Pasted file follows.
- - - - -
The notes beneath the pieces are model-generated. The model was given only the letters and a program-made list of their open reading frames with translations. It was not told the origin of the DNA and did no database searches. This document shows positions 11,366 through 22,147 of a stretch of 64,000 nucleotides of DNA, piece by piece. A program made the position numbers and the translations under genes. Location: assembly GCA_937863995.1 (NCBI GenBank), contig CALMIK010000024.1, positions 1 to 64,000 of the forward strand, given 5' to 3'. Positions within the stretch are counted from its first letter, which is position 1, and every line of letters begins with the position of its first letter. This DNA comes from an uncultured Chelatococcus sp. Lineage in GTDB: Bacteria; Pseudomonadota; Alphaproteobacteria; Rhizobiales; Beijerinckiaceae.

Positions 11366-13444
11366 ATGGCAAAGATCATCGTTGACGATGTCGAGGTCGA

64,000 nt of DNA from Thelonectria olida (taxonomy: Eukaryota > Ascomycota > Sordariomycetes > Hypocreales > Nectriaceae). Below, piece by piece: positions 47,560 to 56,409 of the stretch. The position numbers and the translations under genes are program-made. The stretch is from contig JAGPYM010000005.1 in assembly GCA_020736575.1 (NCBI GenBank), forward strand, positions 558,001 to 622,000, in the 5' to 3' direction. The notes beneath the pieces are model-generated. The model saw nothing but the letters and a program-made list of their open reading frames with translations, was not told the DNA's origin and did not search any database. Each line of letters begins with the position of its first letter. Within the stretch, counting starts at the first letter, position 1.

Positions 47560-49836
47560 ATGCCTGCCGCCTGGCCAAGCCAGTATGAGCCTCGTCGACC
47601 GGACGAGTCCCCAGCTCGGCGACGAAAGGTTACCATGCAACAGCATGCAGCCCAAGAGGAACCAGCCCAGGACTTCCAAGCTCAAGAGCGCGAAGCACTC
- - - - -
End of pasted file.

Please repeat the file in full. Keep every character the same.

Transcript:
The notes beneath the pieces are model-generated. The model was given only the letters and a program-made list of their open reading frames with translations. It was not told the origin of the DNA and did no database searches. This document shows positions 11,366 through 22,147 of a stretch of 64,000 nucleotides of DNA, piece by piece. A program made the position numbers and the translations under genes. Location: assembly GCA_937863995.1 (NCBI GenBank), contig CALMIK010000024.1, positions 1 to 64,000 of the forward strand, given 5' to 3'. Positions within the stretch are counted from its first letter, which is position 1, and every line of letters begins with the position of its first letter. This DNA comes from an uncultured Chelatococcus sp. Lineage in GTDB: Bacteria; Pseudomonadota; Alphaproteobacteria; Rhizobiales; Beijerinckiaceae.

Positions 11366-13444
11366 ATGGCAAAGATCATCGTTGACGATGTCGAGGTCGA

64,000 nt of DNA from Thelonectria olida (taxonomy: Eukaryota > Ascomycota > Sordariomycetes > Hypocreales > Nectriaceae). Below, piece by piece: positions 47,560 to 56,409 of the stretch. The position numbers and the translations under genes are program-made. The stretch is from contig JAGPYM010000005.1 in assembly GCA_020736575.1 (NCBI GenBank), forward strand, positions 558,001 to 622,000, in the 5' to 3' direction. The notes beneath the pieces are model-generated. The model saw nothing but the letters and a program-made list of their open reading frames with translations, was not told the DNA's origin and did not search any database. Each line of letters begins with the position of its first letter. Within the stretch, counting starts at the first letter, position 1.

Positions 47560-49836
47560 ATGCCTGCCGCCTGGCCAAGCCAGTATGAGCCTCGTCGACC
47601 GGACGAGTCCCCAGCTCGGCGACGAAAGGTTACCATGCAACAGCATGCAGCCCAAGAGGAACCAGCCCAGGACTTCCAAGCTCAAGAGCGCGAAGCACTC